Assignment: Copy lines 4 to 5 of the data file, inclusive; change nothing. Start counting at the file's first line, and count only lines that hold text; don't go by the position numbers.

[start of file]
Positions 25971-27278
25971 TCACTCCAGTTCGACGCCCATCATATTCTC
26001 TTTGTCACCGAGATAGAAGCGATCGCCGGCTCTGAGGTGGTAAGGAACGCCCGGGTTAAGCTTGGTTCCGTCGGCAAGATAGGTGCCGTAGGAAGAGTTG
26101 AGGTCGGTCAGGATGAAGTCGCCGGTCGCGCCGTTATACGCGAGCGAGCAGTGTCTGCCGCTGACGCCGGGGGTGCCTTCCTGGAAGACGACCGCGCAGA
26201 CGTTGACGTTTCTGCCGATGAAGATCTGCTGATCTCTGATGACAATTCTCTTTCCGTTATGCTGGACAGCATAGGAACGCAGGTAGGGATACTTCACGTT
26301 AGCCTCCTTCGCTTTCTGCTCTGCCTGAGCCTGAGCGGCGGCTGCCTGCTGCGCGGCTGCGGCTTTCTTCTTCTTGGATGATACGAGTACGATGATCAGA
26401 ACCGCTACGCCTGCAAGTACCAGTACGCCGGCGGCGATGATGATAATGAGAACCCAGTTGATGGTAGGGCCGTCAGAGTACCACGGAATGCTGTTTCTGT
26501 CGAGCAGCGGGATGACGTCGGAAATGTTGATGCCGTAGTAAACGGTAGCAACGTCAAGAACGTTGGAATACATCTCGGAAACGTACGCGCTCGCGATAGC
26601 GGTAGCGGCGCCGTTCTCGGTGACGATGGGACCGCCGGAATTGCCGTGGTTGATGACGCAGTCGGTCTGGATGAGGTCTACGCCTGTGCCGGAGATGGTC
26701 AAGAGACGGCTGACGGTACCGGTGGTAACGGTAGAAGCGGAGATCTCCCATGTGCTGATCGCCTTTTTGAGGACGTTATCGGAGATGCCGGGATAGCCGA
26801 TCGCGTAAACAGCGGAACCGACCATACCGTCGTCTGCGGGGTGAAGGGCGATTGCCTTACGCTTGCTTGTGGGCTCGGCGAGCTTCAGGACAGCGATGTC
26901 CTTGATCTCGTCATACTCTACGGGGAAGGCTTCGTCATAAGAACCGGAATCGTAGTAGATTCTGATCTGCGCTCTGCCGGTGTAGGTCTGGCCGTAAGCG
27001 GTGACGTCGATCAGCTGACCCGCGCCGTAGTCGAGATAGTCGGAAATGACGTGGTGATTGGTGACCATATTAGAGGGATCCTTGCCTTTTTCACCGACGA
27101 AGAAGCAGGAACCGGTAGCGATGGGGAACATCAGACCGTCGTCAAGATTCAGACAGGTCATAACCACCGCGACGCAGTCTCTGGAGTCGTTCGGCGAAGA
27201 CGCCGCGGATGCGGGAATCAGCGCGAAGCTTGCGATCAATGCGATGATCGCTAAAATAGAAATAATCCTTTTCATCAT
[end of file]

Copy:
26101 AGGTCGGTCAGGATGAAGTCGCCGGTCGCGCCGTTATACGCGAGCGAGCAGTGTCTGCCGCTGACGCCGGGGGTGCCTTCCTGGAAGACGACCGCGCAGA
26201 CGTTGACGTTTCTGCCGATGAAGATCTGCTGATCTCTGATGACAATTCTCTTTCCGTTATGCTGGACAGCATAGGAACGCAGGTAGGGATACTTCACGTT